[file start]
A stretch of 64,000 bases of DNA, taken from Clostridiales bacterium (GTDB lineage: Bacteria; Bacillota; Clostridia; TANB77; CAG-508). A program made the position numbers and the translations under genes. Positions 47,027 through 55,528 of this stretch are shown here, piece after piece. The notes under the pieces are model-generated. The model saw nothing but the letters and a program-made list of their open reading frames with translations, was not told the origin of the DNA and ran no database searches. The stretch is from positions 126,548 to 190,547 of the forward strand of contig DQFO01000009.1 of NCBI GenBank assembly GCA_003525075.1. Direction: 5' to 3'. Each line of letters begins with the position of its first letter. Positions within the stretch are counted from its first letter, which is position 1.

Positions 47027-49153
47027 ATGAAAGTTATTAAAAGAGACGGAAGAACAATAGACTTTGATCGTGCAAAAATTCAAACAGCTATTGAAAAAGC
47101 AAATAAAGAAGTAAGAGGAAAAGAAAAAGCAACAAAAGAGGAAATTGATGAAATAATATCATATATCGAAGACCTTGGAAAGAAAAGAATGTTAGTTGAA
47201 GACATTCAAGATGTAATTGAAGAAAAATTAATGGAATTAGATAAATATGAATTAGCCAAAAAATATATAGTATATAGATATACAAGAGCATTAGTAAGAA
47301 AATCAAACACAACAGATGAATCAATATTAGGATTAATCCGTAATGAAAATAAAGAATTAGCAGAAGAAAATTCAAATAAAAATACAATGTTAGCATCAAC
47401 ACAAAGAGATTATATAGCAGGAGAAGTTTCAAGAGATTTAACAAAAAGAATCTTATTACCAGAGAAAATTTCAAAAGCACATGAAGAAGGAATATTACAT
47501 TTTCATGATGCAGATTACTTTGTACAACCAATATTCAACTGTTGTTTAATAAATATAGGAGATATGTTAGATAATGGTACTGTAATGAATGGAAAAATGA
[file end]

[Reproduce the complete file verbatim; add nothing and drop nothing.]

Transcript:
A stretch of 64,000 bases of DNA, taken from Clostridiales bacterium (GTDB lineage: Bacteria; Bacillota; Clostridia; TANB77; CAG-508). A program made the position numbers and the translations under genes. Positions 47,027 through 55,528 of this stretch are shown here, piece after piece. The notes under the pieces are model-generated. The model saw nothing but the letters and a program-made list of their open reading frames with translations, was not told the origin of the DNA and ran no database searches. The stretch is from positions 126,548 to 190,547 of the forward strand of contig DQFO01000009.1 of NCBI GenBank assembly GCA_003525075.1. Direction: 5' to 3'. Each line of letters begins with the position of its first letter. Positions within the stretch are counted from its first letter, which is position 1.

Positions 47027-49153
47027 ATGAAAGTTATTAAAAGAGACGGAAGAACAATAGACTTTGATCGTGCAAAAATTCAAACAGCTATTGAAAAAGC
47101 AAATAAAGAAGTAAGAGGAAAAGAAAAAGCAACAAAAGAGGAAATTGATGAAATAATATCATATATCGAAGACCTTGGAAAGAAAAGAATGTTAGTTGAA
47201 GACATTCAAGATGTAATTGAAGAAAAATTAATGGAATTAGATAAATATGAATTAGCCAAAAAATATATAGTATATAGATATACAAGAGCATTAGTAAGAA
47301 AATCAAACACAACAGATGAATCAATATTAGGATTAATCCGTAATGAAAATAAAGAATTAGCAGAAGAAAATTCAAATAAAAATACAATGTTAGCATCAAC
47401 ACAAAGAGATTATATAGCAGGAGAAGTTTCAAGAGATTTAACAAAAAGAATCTTATTACCAGAGAAAATTTCAAAAGCACATGAAGAAGGAATATTACAT
47501 TTTCATGATGCAGATTACTTTGTACAACCAATATTCAACTGTTGTTTAATAAATATAGGAGATATGTTAGATAATGGTACTGTAATGAATGGAAAAATGA